The most effective exercises for improving bone density occur on land, not in the water. However, swimming and other water-based activities may have some bone-building effect, and provide plenty of other health perks as well. Along with exercise, choose bone-friendly foods containing plenty of calcium and vitamin D. You'll also help protect your bones by avoiding cigarettes and limiting alcohol to two drinks per day, according to MayoClinic.com.
Land Exercise and Bones
For maximum bone-building effects, an aerobic exercise must be weight bearing, meaning it forces the muscles and bones to work against gravity. This places impact on the bones while causing muscles to pull away from bone tissue, and your bones respond to the stress by increasing mineral density. Walking, running, dancing, step aerobics and even pushing a heavy lawn mower are weight-bearing activities, while riding a bicycle is not. Strength-training activities such as lifting weights or performing crunches and squats also place enough pressure on bones to help build density.
Water Exercise and Bones
In the water, you are less susceptible to the forces of gravity and therefore won't build bone density as well as with weight-bearing activities. However, there is still some benefit. A study published in "The Journal of Sports Medicine and Physical Fitness" in 2008 revealed that post-menopausal women maintained or improved bone density over seven months with a tri-weekly water exercise program. In addition, an Italian study published in "Clinica Terapeutica" in 2009 showed that a blended program of both water and weight-bearing exercises helped maintain bone quality in women with low bone-mineral density.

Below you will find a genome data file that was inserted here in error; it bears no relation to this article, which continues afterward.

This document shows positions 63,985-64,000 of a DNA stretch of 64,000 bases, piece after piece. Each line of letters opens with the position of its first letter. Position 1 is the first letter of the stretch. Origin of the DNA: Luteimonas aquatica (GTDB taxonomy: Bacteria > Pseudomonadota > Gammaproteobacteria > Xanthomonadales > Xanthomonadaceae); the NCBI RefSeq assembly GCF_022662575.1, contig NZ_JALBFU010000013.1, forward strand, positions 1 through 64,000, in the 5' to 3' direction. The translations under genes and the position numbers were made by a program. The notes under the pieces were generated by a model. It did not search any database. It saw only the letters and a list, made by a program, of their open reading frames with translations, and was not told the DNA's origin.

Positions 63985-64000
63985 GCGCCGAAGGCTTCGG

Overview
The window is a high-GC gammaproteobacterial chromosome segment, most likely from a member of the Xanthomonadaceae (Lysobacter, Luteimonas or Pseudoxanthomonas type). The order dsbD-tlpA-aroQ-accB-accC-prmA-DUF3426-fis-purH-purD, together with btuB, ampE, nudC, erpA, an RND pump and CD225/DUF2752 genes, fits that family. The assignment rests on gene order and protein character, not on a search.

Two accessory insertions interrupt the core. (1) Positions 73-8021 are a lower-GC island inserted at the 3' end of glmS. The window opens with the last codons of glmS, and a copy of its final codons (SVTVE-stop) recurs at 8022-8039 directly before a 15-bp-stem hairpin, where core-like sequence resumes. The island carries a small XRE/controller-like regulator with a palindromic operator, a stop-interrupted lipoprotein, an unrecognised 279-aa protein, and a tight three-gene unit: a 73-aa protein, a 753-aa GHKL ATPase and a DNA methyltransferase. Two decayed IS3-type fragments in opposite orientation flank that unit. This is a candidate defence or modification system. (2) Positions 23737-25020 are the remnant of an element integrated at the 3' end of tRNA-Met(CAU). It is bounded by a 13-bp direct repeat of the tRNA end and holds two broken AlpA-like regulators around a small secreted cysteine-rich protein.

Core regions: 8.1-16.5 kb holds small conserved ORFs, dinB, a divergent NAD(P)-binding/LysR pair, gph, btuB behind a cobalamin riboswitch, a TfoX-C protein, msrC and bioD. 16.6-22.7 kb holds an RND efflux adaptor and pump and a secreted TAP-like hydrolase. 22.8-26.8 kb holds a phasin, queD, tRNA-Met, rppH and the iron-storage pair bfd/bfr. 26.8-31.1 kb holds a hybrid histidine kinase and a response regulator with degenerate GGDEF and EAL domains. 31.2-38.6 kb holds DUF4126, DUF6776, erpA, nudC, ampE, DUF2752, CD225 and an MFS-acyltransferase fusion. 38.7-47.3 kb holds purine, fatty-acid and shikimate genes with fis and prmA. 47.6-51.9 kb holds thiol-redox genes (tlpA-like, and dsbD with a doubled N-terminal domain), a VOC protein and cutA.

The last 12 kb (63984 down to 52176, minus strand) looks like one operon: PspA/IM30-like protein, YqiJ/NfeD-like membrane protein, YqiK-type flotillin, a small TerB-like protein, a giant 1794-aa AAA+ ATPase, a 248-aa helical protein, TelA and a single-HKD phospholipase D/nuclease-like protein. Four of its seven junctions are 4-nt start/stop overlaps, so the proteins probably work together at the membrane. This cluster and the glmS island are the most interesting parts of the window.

Other Water-Exercise Benefits
Water exercise may not win the award for best bone building, but there are plenty of other benefits. The activity is easy on the joints, making it ideal for arthritis patients. Water activity also improves mood, and warm-water exercise may help ease depression, according to the Centers for Disease Control and Prevention. The CDC also notes that swimming, along with other aerobic activities, can help prevent or improve diabetes and heart disease.
Whether you choose water or land-based aerobic exercise, fit the activity into your schedule at least 2 1/2 hours each week, which translates to 30 minutes, five days per week. For even stronger bones, also perform strength-training exercise two to three times weekly, allowing two days of rest before working the same muscles again. If you have a difficult time meeting these guidelines at first, don't push yourself -- stop if you become exhausted, and gradually increase intensity and duration. If you don't currently exercise or have any health concerns, see your doctor before starting a workout routine.
- American Academy of Orthopaedic Surgeons: Weightbearing Exercise for Women and Girls
- The Journal of Sports Medicine and Physical Fitness: The Effect of a Water Exercise Program on Bone Density of Postmenopausal Women
- La Clinica Terapeutica: Effects of a Combined Weight-Bearing and Non-Weight-Bearing ( Warm Water) Exercise Program on Bone Mass and Quality in Postmenopausal Women with Low Bone-Mineral Density
- Centers for Disease Control and Prevention: Health Benefits of Water-Based Exercise
- MayoClinic.com: Bone Health: Tips to Keep Your Bones Healthy
- Centers for Disease Control and Prevention: How Much Physical Activity do Adults Need?
- Photo Credit Thinkstock/Comstock/Getty Images